Archive for the ‘social media press release’ Category

Many of the presentations I have given over the last three years have revolved around educating clients on RSS and why it’s important; why it made blogs as influential as they currently are; how it has crippled the newspaper and how the Eyeball Economy has destroyed the classified model; why blogs are important and where to view and track them; what SEO is and why you should understand it; why you should have a FaceBook profile (though I still sourly refuse). Whether the audience is awake or not at that point, I proffer the Trojan Horse: The Multimedia News Release (a.k.a. Social Media Release; New Media Release; StoryCrafter; Social Media Press Release).

This wonderful distraction is forcing our clients and the industry as a whole to consider the kinds of multimedia they can include with their announcements. This should be a proclamation, not a question: “Multimedia Can Enhance This Announcement!” This should have been a statement being made for years, not weeks and months. If Multimedia can’t enhance your announcement, should it be an announcement at all? Even dividend announcements can be enhanced with Multimedia (though maybe not emailed to bloggers, right Chris?).

For years, but prior to Mr. Foremski’s compelling coup de grâce of the press release (was this really a coup de grâce or a cold shower?), we were all content arguing about the quality of the writing in press releases. This was the original sin. Why are we deconstructing a release that’s DOA (according to many) anyway? Why separate quotes from facts?

The content that is included in the information a company is disseminating is vital to so many different people. The content can range from stock repurchasing to inventing the most authentic Social Media Press Release in the industry. Wouldn’t improving writing ability solve the submerged quandary? Some journalists like a narrative. They want to be told a story. They already knew where to copy and paste (and isn’t that what an SMPR compels them to do anyway?). Let’s give these journalists a little more credit (and assistance) than our interns.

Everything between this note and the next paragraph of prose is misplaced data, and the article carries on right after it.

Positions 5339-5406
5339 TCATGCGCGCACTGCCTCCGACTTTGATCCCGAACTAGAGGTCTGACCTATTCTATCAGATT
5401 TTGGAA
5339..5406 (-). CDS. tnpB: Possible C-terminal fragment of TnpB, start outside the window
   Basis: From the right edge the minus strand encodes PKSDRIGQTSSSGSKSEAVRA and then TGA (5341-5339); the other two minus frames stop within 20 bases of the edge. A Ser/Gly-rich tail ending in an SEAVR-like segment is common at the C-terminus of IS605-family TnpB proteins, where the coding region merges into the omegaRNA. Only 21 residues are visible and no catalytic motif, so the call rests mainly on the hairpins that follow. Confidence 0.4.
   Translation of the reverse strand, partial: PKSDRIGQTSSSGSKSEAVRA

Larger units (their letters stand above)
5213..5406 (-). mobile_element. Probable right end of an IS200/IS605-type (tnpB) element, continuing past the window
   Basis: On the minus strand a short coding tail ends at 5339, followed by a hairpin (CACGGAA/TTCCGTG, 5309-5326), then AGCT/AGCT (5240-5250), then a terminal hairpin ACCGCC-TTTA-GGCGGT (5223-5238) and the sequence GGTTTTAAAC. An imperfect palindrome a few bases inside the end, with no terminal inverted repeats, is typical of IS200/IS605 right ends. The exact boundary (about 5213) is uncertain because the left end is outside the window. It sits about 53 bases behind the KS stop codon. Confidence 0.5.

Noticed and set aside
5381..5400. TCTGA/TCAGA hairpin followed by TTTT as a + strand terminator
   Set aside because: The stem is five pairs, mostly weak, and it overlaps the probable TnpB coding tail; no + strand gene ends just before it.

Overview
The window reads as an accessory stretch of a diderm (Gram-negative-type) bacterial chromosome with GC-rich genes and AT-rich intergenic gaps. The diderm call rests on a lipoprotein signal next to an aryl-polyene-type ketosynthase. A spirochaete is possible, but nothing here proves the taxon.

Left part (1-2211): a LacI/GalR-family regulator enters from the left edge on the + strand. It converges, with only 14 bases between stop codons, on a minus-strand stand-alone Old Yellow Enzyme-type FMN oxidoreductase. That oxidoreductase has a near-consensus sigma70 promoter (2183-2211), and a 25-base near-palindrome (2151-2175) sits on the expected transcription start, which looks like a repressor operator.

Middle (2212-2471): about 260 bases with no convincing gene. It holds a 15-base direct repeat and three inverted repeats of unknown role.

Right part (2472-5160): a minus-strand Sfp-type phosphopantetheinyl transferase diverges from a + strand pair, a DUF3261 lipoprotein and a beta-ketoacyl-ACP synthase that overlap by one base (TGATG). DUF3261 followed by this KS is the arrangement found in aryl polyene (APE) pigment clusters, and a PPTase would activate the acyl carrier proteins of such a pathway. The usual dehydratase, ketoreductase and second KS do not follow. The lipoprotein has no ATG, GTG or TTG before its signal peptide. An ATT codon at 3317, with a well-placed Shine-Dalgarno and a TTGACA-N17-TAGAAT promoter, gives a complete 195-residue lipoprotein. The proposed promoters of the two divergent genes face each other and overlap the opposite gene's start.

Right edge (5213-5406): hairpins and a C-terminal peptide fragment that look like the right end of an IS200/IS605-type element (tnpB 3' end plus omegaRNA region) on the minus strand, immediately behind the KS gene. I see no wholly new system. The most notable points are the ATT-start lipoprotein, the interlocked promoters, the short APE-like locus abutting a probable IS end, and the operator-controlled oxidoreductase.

As an Editor and as a Consultant, I have been told numerous times that a press release without media outreach can result in little pickup. The exception to this rule is with market-moving information, breaking news and compelling information on new products, new features. There is a ton of news that will get picked up in trades as well, regardless of bells and whistles: personnel announcements, licensing agreements, etc. Emerging companies and start-ups have a much harder time garnering pickup … and sometimes for them, a TechCrunch post is all they want. However, not every client is focused on blogs first. In fact, the large majority are focused on mainstream media and major online publications first (though it could be argued that TechCrunch, GigaOm, Engadget, Gizmodo, etc. aren’t looked at as ‘blogs’ anymore.).

Our consultations have to address the following quandaries from our clients:

  • How do I start a blog?
  • Which blogs do I respond to?
  • Should our CEO blog?
  • If so, will it will be worth their time? How much time?
  • What’s the value of a Social Media Release?
  • How do I prove it’s worth it before we do one?
  • What’s the value of a blog post?
  • What’s the value of a friend?
  • What’s the value of a friend’s friend?
  • How much is a web hit worth?
  • How do I leverage Twitter?
  • How do I leverage FriendFeed?

These questions all lead to one place: your team. The team is your PR team. We need to have individuals, loyal and savvy BlEdgers, that believe in what the organization is doing … beyond that, they need to have a stake and a say in what you are doing. This team is the one speaking to your analysts, your investors, your beat reporters, your clients, your prospects, your competitors.